Alice graduated in 1998 with a Bachelor of Science in Denmark, Scandinavia. The fifth semester of her education was based at Melbourne University where Alice was the first exchange student in Australia from Denmark. Immediately after the graduation Alice emigrated to Melbourne. During her six years in Melbourne Alice worked primarily in the areas of neurology and neuroscience including assessment and treatment of vertigo (dizziness) based at The Alfred Hospital as a senior physiotherapist.
Alice moved to Darwin in July 2004 and worked at Top Health Physiotherapy & Acupuncture for nearly ten years. Alice treats a wide range of conditions including neck and back pain, joint and muscle problems, arthritis, headaches, sports injuries and post-surgical management. Alice has specific training as a vestibular physiotherapist and as such, she treats various cases of vertigo.
In 2005 Alice graduated as an acupuncture therapist via The Australian Physiotherapy Association Acupuncture Special Group. Alice is a member of The Australian Society of Acupuncture Physiotherapists (ASAP). Alice has two boys and loves more than anything being a mother. Alice has a particular interest in and passion for helping couples conceive and she has had increasing success rates both with acupuncture for unexplained infertility and IVF support.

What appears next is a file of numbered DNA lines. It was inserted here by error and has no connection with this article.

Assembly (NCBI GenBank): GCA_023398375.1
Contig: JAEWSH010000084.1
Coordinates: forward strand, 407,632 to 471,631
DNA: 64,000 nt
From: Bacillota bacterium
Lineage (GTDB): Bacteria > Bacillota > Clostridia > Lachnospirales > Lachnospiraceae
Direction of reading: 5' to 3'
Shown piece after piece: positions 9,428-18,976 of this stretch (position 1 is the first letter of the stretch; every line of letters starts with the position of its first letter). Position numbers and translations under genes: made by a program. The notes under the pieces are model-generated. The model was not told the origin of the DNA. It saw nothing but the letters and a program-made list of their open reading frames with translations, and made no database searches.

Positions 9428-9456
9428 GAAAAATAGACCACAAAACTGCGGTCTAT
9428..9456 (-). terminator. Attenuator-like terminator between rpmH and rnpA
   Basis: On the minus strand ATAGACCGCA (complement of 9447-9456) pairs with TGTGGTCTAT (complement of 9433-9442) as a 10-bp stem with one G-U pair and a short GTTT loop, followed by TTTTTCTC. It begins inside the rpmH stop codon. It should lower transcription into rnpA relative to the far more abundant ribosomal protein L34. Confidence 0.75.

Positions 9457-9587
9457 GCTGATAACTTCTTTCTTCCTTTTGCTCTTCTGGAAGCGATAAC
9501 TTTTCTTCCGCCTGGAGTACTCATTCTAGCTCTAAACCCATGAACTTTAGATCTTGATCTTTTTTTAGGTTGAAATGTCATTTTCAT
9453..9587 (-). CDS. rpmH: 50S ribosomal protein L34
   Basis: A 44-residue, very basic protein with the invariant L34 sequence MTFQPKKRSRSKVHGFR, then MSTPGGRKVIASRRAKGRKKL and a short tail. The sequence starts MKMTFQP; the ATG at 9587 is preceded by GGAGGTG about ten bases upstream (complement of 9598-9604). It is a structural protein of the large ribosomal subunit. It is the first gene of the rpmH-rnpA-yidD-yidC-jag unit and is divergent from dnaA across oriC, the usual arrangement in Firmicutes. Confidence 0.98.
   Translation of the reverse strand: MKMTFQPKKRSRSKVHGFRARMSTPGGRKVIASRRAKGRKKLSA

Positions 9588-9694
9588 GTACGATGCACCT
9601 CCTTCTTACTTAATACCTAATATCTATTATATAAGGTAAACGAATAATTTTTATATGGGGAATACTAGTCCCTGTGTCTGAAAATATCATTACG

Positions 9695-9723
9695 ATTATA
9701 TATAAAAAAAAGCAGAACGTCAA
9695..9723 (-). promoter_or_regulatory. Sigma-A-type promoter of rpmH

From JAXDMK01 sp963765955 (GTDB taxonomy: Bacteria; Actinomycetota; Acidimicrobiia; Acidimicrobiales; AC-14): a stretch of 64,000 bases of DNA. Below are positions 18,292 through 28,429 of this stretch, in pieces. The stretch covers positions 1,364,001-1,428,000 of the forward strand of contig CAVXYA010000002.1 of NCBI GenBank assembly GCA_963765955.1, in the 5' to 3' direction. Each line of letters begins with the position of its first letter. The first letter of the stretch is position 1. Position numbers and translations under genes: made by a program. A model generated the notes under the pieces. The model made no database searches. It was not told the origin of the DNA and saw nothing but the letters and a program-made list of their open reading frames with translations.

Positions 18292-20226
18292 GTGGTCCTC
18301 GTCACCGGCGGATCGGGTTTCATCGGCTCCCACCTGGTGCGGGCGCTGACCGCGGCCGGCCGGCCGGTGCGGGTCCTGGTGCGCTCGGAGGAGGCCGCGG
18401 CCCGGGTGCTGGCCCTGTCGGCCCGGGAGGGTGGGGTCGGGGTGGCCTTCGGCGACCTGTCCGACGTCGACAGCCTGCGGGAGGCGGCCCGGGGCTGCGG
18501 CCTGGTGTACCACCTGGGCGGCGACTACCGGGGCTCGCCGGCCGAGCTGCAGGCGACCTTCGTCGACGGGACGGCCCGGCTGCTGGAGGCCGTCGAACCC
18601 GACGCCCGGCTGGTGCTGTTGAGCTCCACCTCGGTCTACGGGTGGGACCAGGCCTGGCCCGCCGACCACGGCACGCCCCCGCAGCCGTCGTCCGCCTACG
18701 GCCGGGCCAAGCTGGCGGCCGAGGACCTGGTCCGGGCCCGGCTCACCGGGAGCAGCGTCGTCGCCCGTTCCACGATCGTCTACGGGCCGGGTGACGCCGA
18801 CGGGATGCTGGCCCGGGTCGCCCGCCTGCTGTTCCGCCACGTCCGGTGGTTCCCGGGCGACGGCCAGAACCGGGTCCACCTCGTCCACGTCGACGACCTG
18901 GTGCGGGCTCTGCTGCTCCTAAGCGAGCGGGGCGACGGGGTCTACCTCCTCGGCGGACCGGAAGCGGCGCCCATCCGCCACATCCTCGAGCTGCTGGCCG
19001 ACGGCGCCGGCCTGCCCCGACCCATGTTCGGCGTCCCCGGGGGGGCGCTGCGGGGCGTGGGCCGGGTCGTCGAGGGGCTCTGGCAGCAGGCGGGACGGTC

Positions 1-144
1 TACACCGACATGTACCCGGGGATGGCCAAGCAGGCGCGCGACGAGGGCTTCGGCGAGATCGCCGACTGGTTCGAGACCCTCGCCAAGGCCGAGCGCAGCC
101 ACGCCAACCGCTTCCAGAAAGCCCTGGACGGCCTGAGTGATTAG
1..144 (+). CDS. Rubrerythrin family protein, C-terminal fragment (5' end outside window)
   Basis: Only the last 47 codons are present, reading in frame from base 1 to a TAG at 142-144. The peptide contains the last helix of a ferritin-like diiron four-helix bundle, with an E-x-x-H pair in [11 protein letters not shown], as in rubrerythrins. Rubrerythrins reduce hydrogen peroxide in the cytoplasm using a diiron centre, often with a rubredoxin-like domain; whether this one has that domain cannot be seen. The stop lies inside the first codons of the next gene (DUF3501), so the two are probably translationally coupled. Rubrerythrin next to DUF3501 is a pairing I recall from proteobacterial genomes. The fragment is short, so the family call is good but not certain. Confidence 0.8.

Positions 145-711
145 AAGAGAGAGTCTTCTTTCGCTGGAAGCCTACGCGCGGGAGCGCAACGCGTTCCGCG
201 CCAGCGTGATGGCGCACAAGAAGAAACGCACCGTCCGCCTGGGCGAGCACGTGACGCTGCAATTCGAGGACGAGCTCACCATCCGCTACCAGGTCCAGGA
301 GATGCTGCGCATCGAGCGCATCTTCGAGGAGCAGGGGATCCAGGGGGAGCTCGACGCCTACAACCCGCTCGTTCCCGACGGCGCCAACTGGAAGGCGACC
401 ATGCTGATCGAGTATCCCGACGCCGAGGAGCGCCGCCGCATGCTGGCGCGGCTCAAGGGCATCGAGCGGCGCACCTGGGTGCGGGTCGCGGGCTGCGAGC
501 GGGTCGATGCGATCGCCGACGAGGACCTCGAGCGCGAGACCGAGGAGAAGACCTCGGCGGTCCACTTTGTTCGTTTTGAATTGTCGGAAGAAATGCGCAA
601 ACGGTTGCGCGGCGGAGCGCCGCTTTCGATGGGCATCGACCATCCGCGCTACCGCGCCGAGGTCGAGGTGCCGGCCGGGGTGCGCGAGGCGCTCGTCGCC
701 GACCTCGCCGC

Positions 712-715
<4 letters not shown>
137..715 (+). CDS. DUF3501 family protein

Acupuncture is the ancient practice of inserting needles in specific points on the body to manipulate the flow of blood and energy (qi). Acupuncture is used in the treatment of various physical and emotional conditions.
Acupuncture is one of the most popular forms of alternative medicine used to improve fertility and treat infertility. Research suggests that acupuncture may be helpful to couples undergoing IVF, by increasing blood flow to the uterus and relaxing the muscle tissue, giving the embryos a better chance of implanting.
A physiotherapist uses manual therapy to accelerate healing and provide relief from pain caused by various forms of injury. Modern physiotherapy has been used in medicine since the late 19th century, and is recognised as an important part of injury recovery.
Vertigo or dizziness is often caused by illness that affect the inner ear, including Benign Paroxymal Positional Vertigo (BPPV), migraine and inflammation of the inner ear balance organ (vestibular neuritis). Occasionally dizziness can be caused by more severe conditions.